The full-length coding sequence of the Arabidopsis GBSS protein was amplified from an Arabidopsis cDNA preparation (described above), with the following primers: 5´-ATGGCAACTGTGACTGCTTCTTCTAA-3´ and 5´-CGGCGTCGCTACGTTCTC-3´. The amplicon was cloned into the Gateway-compatible entry vector, pCR8 using the pCR8/GW/TOPO TA kit (Invitrogen). The construct was recombined into the Gateway-compatible pEarleyGate103 vector  in frame with the C-terminal GFP/His tag. This vector was introduced into Agrobacterium cells (strain: GV3101), and then transformed into wild-type Columbia and ptst-1 plants as described previously . Screening was based on resistance to the herbicide Basta. The analyses presented in this work were carried out on resistant T2 seedlings.
Zymograms on native PAGE gels containing 0.1% (w/v) amylopectin and 0.1% (w/v) β-limit dextrin were conducted as described previously . Starch synthase zymograms were produced using the same method, except gels contained 0.15% (w/v) amylopectin, and the gels were incubated overnight in the starch synthase activity medium (described above for “In-gel GBSS assay for recombinant proteins”). Activity was visualised by staining the gel in Lugol’s solution, followed by extensive destaining in water.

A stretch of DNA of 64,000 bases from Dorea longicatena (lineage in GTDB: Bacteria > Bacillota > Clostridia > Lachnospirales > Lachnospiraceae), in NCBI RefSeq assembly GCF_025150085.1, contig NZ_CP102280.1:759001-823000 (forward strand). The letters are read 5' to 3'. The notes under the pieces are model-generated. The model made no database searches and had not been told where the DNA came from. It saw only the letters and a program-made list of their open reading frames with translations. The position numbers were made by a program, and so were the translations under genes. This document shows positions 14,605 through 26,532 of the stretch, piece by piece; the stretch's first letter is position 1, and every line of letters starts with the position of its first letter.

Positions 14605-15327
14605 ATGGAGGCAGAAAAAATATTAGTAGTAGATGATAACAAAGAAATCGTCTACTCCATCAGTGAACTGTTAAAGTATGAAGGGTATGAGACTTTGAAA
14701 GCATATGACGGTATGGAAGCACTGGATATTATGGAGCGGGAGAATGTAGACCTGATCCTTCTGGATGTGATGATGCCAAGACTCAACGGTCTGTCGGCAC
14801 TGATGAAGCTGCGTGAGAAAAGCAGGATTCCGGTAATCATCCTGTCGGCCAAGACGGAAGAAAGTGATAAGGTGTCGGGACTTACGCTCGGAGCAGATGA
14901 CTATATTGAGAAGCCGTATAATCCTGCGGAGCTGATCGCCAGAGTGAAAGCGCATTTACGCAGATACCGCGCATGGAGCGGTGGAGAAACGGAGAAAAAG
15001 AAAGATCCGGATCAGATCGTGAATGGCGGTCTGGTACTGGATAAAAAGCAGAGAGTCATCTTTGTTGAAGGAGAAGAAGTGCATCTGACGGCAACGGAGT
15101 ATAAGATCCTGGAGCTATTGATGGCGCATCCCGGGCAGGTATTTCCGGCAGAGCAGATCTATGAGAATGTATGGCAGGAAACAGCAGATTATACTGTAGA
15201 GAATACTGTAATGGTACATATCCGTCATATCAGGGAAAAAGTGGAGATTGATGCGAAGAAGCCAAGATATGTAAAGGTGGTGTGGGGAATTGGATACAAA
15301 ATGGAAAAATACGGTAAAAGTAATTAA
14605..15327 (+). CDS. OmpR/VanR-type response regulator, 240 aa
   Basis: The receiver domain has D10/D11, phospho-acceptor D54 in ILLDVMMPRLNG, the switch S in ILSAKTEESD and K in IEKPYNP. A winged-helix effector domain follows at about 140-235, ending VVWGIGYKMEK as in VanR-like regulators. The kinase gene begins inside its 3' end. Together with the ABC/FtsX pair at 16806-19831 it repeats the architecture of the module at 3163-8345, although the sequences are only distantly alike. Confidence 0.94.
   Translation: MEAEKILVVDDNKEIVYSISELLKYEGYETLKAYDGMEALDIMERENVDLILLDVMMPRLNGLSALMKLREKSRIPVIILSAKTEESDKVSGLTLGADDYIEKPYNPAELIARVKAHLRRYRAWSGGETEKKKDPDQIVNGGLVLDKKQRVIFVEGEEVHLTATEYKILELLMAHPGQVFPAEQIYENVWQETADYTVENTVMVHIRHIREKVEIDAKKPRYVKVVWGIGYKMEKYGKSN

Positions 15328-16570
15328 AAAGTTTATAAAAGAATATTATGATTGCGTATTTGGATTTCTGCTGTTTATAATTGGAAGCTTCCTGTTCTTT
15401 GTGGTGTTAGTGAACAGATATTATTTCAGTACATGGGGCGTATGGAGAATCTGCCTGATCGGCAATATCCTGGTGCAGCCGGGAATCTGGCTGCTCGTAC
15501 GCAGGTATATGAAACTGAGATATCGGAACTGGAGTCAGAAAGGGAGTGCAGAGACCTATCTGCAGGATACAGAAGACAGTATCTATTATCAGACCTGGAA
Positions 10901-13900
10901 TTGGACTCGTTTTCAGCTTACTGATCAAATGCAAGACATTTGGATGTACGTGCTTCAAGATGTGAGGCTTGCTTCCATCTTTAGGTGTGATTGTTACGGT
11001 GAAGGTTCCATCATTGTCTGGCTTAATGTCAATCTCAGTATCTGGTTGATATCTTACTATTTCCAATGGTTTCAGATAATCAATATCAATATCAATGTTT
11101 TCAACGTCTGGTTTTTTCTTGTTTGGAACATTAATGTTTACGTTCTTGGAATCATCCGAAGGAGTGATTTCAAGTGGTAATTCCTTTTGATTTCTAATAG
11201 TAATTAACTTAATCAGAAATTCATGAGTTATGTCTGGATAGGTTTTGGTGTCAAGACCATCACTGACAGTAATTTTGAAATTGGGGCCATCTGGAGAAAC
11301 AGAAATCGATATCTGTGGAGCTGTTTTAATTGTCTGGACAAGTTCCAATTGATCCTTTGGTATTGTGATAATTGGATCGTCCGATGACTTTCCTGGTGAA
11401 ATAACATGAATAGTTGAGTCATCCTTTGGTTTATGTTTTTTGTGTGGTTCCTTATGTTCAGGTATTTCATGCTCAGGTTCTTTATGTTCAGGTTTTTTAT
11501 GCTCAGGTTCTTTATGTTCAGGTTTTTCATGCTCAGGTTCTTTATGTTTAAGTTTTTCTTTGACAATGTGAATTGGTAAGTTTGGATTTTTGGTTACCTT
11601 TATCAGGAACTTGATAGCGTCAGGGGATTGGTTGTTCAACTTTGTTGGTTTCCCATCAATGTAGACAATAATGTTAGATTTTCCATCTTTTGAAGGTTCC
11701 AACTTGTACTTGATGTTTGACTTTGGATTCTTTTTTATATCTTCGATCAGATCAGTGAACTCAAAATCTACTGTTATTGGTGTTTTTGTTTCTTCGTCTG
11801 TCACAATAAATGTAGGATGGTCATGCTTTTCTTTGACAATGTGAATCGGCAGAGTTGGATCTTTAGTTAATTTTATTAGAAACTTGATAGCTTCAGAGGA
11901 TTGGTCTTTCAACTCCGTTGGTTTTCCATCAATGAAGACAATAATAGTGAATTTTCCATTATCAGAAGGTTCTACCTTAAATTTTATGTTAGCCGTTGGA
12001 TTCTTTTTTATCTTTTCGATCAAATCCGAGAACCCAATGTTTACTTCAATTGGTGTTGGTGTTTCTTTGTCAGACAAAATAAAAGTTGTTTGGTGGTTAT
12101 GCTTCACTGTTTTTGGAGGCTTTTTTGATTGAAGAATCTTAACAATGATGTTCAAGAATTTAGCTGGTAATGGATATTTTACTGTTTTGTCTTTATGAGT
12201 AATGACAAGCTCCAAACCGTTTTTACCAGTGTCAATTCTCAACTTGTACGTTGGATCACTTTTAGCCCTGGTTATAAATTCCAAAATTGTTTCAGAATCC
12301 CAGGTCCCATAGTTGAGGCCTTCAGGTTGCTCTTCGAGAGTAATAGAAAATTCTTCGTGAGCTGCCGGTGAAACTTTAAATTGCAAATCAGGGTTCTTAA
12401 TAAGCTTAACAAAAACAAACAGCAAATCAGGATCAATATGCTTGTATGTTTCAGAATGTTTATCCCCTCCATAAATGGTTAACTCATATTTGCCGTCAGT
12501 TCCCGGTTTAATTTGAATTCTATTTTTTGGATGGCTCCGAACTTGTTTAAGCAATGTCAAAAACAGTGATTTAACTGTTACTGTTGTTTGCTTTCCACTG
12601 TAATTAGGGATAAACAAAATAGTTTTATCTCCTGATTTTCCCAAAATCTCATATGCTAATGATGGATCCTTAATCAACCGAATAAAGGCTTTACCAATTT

S2 Data. Quantification of GBSS transcripts in the ptst mutant using quantitative PCR.
S3 Data. Coiled coil predictions on Arabidopsis starch synthase protein sequences.
S4 Data. Coiled coil prediction on the Rice FLO6 protein sequence.
S1 Fig. Starch content of ptst mutants over a 24-h day/night cycle.
Plants were grown under a 12-h light (0–12 h) and 12-h dark (12–24 h) regime. Entire Arabidopsis rosettes were harvested every 4 h and starch was quantified. Values are the mean ± standard error of the mean (SEM) from 4–5 plants. Note that values at the 0-h time point are replotted from the 24-h time point. No significant differences between mutants and wild type (Col) at p < 0.05 were observed at any time point. Numerical data used to generate the plot are provided in S5 Data.
S2 Fig. Chromatographic separation of amylopectin and amylose from Arabidopsis starch granules.
Purified granules were dissolved in 0.5 M NaOH and separated over a Sepharose CL-2B column. Fractions were mixed with an iodine solution, and absorbance was recorded at 595 nm. (A) Wild-type granules (Ws) versus ptst-2 starch granules. (B) Wild-type granules (Col) versus sex4, ptst sex4, and gbss sex4 starch granules. Numerical data used to generate the plots are provided in S5 Data.
S3 Fig. Immunoblot-based quantification of GBSS content in ptst starch granules relative to wild type.